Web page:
SSH 1T was created in 1937 during the formation of the primary and secondary state highways,[21] traveling on a 18.86-mile-long (30.35 km) route north from Primary State Highway 1 (PSH 1) and U.S. Route 99 (US 99) in Vancouver through Felida and Ridgefield to PSH 1 and US 99 at Pioneer.[22][23] The highway was extended into Vancouver in the 1950s[24] and re-aligned in 1963 to serve the Port of Vancouver, traveling along the Columbia River to Ridgefield west of Vancouver Lake onto a roadway that was to be constructed.[25] The state highway commission realigned the highway onto a pair of one-way streets within Vancouver in late 1968.[26] The first section of the Columbia River section was completed in 1969, but the remainder never left the design phase.[27] SSH 1T became SR 501 during the 1964 highway renumbering and codified as such in 1970,[28][29] being designated as the Erwin O. Rieger Memorial Highway in 1991.[30] In the late 1990s, Mill Plain Boulevard was extended west from downtown Vancouver to the industrial area west of the railyard to serve the Port of Vancouver. The $35 million project was dedicated on September 30, 2000, and incorporated into SR 501.[31]

The section of the highway between the Ridgefield National Wildlife Refuge and the city of Ridgefield has never been constructed and remains as a physical gap in the state highway system.[32] The interchange between I-5 and SR 501 east of Ridgefield was rebuilt by WSDOT between 2010 and 2012, adding roundabouts at intersections west and east of the interchange as well.[33] On July 14, 2015, WSDOT permanently closed the northern 1 13-mile-long (2.1 km) of SR 501's southern section due to the Columbia River reclaiming the highway.[34] That part of the highway was relinquished to Clark County in 2016.[35] Eventually, that section was vacated to surrounding property owners.[35]

Major intersections

The entire highway is in Clark County.

Locationmi[2]kmDestinationsNotes
Vancouver0.00–
0.05
0.00–
0.080
I-5 – Portland, SeattleI-5 exit 1C; interchange.
11.0017.70Ridgefield National Wildlife Refuge
Gap in route
Ridgefield11.0017.70Main Avenue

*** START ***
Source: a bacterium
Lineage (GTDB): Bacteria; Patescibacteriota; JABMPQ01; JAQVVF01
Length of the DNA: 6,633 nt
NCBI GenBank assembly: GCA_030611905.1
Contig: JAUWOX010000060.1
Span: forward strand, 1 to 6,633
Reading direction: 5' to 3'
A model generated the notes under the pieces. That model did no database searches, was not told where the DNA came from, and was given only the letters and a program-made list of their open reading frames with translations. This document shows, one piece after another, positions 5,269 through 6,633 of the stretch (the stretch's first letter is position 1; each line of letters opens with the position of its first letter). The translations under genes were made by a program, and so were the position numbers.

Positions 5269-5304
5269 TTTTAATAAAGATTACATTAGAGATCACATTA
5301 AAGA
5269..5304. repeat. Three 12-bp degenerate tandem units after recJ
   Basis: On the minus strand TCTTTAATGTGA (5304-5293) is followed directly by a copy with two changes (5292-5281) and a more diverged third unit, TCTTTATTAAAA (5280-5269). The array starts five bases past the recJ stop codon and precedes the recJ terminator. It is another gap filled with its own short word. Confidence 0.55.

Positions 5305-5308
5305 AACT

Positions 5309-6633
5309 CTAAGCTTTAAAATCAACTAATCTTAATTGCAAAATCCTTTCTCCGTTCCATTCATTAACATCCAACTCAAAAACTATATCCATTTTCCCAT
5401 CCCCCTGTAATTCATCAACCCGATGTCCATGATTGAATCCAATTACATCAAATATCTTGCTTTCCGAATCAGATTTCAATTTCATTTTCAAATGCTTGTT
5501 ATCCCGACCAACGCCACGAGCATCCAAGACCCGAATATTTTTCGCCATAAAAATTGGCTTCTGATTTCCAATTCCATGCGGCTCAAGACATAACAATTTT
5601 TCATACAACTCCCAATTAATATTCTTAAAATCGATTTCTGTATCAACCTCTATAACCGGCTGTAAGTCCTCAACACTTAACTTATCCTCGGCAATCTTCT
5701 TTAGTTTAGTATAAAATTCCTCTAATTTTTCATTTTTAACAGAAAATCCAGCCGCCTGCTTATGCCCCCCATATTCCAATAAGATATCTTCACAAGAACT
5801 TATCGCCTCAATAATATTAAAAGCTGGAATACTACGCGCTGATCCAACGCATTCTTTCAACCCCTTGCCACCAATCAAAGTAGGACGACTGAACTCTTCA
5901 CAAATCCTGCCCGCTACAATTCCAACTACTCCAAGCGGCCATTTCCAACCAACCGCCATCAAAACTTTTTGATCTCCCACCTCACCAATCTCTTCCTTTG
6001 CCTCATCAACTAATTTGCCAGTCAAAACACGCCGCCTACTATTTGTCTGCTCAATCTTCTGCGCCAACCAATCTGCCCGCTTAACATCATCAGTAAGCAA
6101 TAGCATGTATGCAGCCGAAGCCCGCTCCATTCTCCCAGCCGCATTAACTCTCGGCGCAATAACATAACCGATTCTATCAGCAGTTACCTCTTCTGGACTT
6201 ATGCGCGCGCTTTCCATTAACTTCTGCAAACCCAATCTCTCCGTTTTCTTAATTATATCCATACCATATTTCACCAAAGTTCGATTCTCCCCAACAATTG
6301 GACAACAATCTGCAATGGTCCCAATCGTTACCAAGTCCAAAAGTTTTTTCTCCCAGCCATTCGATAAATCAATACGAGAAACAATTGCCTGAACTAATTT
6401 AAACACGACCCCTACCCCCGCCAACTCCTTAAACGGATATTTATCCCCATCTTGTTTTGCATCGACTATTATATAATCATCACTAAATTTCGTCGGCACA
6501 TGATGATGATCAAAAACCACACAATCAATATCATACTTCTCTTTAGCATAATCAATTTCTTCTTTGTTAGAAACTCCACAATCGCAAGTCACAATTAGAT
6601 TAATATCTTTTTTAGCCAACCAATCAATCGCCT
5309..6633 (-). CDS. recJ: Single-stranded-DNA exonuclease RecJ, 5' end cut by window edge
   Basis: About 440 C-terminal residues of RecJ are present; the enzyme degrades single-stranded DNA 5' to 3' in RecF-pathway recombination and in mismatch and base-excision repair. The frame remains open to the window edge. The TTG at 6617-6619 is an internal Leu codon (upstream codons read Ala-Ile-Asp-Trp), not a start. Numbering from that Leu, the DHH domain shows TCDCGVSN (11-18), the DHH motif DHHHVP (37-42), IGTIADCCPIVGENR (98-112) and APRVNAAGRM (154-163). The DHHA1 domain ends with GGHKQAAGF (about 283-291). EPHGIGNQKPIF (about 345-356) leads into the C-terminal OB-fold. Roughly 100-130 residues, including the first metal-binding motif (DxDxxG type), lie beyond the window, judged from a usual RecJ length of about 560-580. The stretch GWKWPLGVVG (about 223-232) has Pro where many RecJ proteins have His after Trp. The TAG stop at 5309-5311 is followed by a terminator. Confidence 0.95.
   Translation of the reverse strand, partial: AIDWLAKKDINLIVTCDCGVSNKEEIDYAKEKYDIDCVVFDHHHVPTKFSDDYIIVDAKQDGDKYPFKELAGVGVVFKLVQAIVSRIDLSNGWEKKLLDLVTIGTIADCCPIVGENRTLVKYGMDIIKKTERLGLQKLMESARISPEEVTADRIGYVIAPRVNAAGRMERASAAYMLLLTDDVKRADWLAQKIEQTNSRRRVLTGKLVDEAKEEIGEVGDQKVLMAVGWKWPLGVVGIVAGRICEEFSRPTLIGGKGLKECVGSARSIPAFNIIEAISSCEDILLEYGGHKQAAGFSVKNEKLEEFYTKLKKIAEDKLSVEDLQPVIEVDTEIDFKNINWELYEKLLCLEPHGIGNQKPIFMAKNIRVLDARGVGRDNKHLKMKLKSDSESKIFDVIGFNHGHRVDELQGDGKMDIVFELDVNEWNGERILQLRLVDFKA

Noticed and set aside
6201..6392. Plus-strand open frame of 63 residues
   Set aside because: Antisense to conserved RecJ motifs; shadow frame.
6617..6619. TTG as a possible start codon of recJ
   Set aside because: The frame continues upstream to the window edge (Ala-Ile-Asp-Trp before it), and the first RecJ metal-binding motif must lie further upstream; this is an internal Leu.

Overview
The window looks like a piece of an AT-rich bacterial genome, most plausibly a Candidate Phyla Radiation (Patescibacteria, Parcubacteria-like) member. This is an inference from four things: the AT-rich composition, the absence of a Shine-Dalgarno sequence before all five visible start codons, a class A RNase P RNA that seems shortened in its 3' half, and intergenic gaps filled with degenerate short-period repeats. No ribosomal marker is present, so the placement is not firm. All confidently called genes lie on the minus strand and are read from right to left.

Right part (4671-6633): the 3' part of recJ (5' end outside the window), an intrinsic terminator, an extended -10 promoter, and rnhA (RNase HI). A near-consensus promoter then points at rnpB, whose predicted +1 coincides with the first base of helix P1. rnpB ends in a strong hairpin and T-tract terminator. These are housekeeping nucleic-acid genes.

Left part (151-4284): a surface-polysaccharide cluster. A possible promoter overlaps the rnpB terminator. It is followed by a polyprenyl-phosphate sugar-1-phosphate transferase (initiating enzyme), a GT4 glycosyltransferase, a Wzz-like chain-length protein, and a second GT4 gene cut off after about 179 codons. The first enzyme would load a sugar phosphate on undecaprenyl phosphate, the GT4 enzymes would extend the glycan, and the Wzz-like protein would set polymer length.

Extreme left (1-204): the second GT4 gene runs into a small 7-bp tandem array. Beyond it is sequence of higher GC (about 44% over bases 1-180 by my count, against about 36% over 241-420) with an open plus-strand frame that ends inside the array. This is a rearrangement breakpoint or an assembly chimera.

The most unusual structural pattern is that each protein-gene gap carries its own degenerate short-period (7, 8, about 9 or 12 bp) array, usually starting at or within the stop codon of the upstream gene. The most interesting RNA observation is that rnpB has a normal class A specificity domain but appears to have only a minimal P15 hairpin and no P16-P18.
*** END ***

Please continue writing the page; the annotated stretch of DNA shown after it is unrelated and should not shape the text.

13.88–
13.97
22.34–
22.48
I-5 – Portland, SeattleI-5 exit 14; interchange.
1.000 mi = 1.609 km; 1.000 km = 0.621 mi

References

  1. ^ "47.17.640: State route No. 501 — Erwin O. Rieger Memorial Highway.", Revised Code of Washington, Washington State Legislature, 1970; revised 1984, 1991, retrieved February 10, 2013 Check date values in: |year= (help)
  2. ^ a b c d e f Staff (2012), State Highway Log: Planning Report 2011, SR 2 to SR 971 (PDF), Washington State Department of Transportation, pp. 1482–1487, retrieved February 10, 2013
  3. ^ SR 5 - Exit 1C: Junction SR 501/Mill Plain Blvd (PDF), Washington State Department of Transportation, May 25, 2011, retrieved February 10, 2013
  4. ^ SR 501: Junction SR 501 CO VANCVR (PDF), Washington State Department of Transportation, October 3, 2004, retrieved February 10, 2013
  5. ^ "Feature Detail Report for: Vancouver", Geographic Names Information System, United States Geological Survey, September 10, 1979, retrieved February 10, 2013
  6. ^ 2011 Washington State Rail System (PDF) (Map). Washington State Department of Transportation. January 2012. Retrieved February 10, 2013.
  7. ^ "Feature Detail Report for: Port of Vancouver", Geographic Names Information System, United States Geological Survey, September 10, 1979, retrieved February 10, 2013
  8. ^ "Feature Detail Report for: Vancouver Lake", Geographic Names Information System, United States Geological Survey, September 10, 1979, retrieved February 10, 2013
  9. ^ "Feature Detail Report for: Shillapoo Wildlife Recreation Area", Geographic Names Information System, United States Geological Survey, May 1, 1991, retrieved February 10, 2013
  10. ^ "Feature Detail Report for: Lake River", Geographic Names Information System, United States Geological Survey, September 10, 1979, retrieved February 10, 2013
  11. ^ "Feature Detail Report for: Ridgefield National Wildlife Refuge", Geographic Names Information System, United States Geological Survey, September 10, 1979, retrieved February 10, 2013